Forming part of a pantheon of great homages created by Zao Wou Ki, Hommage à Chillida is one of the most compelling paintings by the artist produced in the last years his life. A monumental canvas spanning nearly 2 metres, Hommage à Chillida is among the largest of the artist's entire Hommage series. The astonishingly complex layers of colour mesmerize the eye, the horizon line indiscernibly rendered so that washed lilac sky appears to melt into the lavender sea. A painterly impression of the epic landscape at the foot of Mount Igeldo, Hommage à E. Chillida captures the windswept feeling of standing at the crest of the bay in San Sebastián, where Eduardo Chillida chose to place his seminal El Peine del Viento.
Set against a sweeping abstracted seascape, Zao's fluid brush strokes depict the steely silhouettes of El Peine del Viento with startling realism. Framed by the dark reflections of charred Basque cliffs, the fingers of El Peine del Viento articulate themselves against the landscape, extending over the sea, grasping at the sky. An emotional reflection upon the landscape, Zao's gestural sweeps of colour capture the ambient surroundings, striving toward an ambient and dreamlike atmospheric rendering of the. The misty air and eddying waters comprise almost the entirety of the canvas, a nod to Chillida's own interest in paying tribute to landscape which so inspired him. Here, the essence of the sea air becomes more important than what is tangible and confirmable: sea and sky, earth and air, light and void, reflecting Chillida's interest in open and free spatial relationships of earth and great expanses of space.
As a young man, Zao showed an avid and early affinity with painting, finding inspiration beyond his father's collection of Medieval Chinese art, in the reproductions of Cézanne, Renoir and Matisse. Making a striking contribution to the École de Paris with his own unique aesthetic of Lyrical Abstraction, Zao's life work traverses the line between traditional Chinese painting techniques and Western-inspired abstract compositions. In 1948, his love affair with French culture brought him to Paris, where the young artist pursued painting, continuing in the legacy of the Impressionist masters. Informed by the Chinese literati principle of emotional self-referencing, for Zao, the highest praise he felt one could bestow upon an artist was in acknowledging their inspiration in his work.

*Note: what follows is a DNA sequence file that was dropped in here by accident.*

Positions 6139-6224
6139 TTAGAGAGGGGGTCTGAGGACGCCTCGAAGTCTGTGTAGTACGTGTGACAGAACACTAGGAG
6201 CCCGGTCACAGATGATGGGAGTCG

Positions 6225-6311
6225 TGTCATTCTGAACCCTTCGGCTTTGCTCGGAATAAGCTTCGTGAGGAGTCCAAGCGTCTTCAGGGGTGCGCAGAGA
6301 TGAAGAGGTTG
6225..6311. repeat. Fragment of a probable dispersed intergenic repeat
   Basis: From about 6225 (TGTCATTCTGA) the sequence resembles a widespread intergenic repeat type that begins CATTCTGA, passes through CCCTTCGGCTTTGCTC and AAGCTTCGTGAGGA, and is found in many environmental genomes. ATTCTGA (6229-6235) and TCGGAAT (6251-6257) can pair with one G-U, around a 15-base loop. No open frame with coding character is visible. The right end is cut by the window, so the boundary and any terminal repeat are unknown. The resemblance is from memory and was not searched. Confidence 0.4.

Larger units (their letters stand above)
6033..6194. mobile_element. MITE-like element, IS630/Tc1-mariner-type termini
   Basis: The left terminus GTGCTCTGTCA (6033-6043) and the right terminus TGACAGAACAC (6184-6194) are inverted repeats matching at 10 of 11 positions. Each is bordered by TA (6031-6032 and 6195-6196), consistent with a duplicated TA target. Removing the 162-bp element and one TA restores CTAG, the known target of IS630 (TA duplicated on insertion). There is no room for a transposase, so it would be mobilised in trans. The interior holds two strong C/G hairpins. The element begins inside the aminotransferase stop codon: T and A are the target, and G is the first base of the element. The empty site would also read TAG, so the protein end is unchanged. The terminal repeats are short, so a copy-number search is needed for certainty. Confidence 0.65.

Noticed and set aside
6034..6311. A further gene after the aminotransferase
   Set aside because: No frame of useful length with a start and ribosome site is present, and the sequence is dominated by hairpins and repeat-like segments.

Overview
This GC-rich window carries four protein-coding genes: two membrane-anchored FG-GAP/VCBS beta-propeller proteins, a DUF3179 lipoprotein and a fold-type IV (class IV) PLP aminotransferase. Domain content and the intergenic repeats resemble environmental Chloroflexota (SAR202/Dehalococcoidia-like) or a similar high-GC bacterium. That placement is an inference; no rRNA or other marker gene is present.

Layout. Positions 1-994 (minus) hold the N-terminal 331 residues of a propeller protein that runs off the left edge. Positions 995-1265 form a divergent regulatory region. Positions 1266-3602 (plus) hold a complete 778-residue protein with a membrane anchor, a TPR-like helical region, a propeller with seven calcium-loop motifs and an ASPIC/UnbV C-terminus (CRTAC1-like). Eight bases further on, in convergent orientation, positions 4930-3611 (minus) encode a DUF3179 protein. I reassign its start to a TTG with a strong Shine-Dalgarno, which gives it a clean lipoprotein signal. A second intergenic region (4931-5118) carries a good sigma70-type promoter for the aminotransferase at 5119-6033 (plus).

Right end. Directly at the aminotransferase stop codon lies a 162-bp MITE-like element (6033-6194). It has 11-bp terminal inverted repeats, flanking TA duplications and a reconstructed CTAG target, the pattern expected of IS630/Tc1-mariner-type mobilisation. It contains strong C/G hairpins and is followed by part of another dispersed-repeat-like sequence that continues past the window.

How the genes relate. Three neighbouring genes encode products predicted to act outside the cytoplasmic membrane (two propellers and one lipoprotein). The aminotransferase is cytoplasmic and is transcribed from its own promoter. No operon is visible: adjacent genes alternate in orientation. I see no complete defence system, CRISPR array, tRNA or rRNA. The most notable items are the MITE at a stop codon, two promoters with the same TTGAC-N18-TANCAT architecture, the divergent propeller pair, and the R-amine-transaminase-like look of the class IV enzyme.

Representing the most poignant works of his career, other paintings from the series have included Hommage à André Malraux, 1976, Hakone Open Air Museum, Hommage à Monet, 1991, and two Hommages à Henri Matisse, 1986 and 1993. The Hommage paintings are painters' pictures, in which the very essence of each master is distilled into a loving tribute. Each of the series of fifteen canvases is a beautifully rendered and deeply felt tribute to the landmarks of impressionism, as well as contemporary icons of politics and culture. Each of the paintings is distinguished by its strong colour contrasts, and impassioned brushwork. A poetic vision, Hommage à Chillida is a tribute to an artist's irrepressible urge to acknowledge the greatness of those who inspired him whilst leaving his own significant legacy.